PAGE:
Here's a solid portal topped with a bit of elegant whimsy. Heavy 6x6 posts set in concrete provide firm support for the specially cut flying pieces on top, making a substantial entryway or focal point for your landscaping. While the most demanding task will be cutting the shaped ends of the flying joists, a person with average carpentry skills can produce this impressive garden feature. Allow a couple of weekends for the project.
Use rot-resistant wood for this project such as redwood, cedar, or pressure-treated lumber -- there are plenty of places where moisture can settle. If you find that you cannot get 6x6s in your chosen material, use a protective stain to blend the pressure-treated lumber with cedar or redwood.
Plan on digging the postholes and setting the posts on the first weekend, allowing five days for the concrete to set and cure. Paint or treat the pieces before you assemble them-perhaps while the concrete is curing. You will need a heavy-duty jig saw or band saw to cut the curved ends of the 2x6s. When cutting through the 6x6 posts, make the initial perpendicular cut with a circular saw, then finish with a handsaw. Have a sturdy stepladder on hand. Draft an assistant to help install the top pieces.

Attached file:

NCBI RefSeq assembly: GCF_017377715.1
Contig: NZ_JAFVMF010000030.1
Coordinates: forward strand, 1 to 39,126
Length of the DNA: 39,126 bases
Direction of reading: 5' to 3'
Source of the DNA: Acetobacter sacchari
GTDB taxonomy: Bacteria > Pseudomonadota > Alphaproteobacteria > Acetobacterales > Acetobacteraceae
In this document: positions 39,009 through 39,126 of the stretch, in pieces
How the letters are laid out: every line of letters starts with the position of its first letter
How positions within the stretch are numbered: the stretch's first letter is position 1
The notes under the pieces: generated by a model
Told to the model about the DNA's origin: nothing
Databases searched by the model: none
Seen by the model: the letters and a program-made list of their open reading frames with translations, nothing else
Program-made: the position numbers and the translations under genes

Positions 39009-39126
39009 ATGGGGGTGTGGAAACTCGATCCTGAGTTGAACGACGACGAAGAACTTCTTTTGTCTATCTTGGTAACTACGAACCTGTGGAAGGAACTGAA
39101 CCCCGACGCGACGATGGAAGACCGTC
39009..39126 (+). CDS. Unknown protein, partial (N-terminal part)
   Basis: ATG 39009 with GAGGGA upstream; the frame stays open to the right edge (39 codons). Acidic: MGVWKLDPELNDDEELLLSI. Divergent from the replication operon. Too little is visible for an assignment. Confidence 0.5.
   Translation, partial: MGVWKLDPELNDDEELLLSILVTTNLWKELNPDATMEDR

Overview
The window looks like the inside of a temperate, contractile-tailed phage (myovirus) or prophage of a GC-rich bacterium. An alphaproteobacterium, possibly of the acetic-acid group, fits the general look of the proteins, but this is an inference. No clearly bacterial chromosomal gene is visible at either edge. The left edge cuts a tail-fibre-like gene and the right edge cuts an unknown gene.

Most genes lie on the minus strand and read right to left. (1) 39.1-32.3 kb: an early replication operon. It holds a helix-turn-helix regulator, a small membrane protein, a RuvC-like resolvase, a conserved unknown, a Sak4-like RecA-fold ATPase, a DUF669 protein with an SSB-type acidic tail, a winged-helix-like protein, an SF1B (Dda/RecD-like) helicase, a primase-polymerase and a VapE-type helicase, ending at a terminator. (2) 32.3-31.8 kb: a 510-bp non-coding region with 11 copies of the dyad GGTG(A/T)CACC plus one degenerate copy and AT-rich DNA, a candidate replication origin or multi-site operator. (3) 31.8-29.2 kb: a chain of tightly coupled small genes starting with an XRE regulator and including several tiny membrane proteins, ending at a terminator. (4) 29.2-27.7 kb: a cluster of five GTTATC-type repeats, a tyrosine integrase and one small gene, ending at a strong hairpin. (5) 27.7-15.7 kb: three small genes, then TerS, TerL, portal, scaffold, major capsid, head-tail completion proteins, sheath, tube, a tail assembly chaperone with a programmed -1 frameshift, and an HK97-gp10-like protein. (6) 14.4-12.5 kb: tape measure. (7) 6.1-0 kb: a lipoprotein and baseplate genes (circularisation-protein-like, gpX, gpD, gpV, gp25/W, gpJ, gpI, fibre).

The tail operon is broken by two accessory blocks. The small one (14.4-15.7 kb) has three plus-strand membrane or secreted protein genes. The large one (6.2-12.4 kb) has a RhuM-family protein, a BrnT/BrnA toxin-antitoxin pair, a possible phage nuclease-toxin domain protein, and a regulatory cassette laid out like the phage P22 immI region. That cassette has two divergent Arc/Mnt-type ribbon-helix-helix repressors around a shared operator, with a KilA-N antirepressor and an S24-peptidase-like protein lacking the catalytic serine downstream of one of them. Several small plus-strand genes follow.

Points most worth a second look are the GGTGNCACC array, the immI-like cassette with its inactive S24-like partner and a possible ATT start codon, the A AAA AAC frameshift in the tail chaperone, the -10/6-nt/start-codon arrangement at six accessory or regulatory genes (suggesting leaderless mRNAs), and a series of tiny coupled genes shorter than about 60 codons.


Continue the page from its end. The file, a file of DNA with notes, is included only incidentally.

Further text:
- 4 6"x6"x12' for posts
- 9 2"x6"x8' for "flying" rafters
- 7 1"x2"x8' for top pieces
- 5 1"x2"x8' for nailers and molding
- 2 4x8-foot prefab lattice panels
- 2 2"x4"x8' for braces
- 1 2"x10"x4' for post caps
- Concrete and gravel for postholes
- 2 pounds 3-inch galvanized deck screws
- 1 pound 1-5/8-inch galvanized deck screws
- 1 pound 1-1/4-inch galvanized deck screws
- 1 pound 6d galvanized finishing nails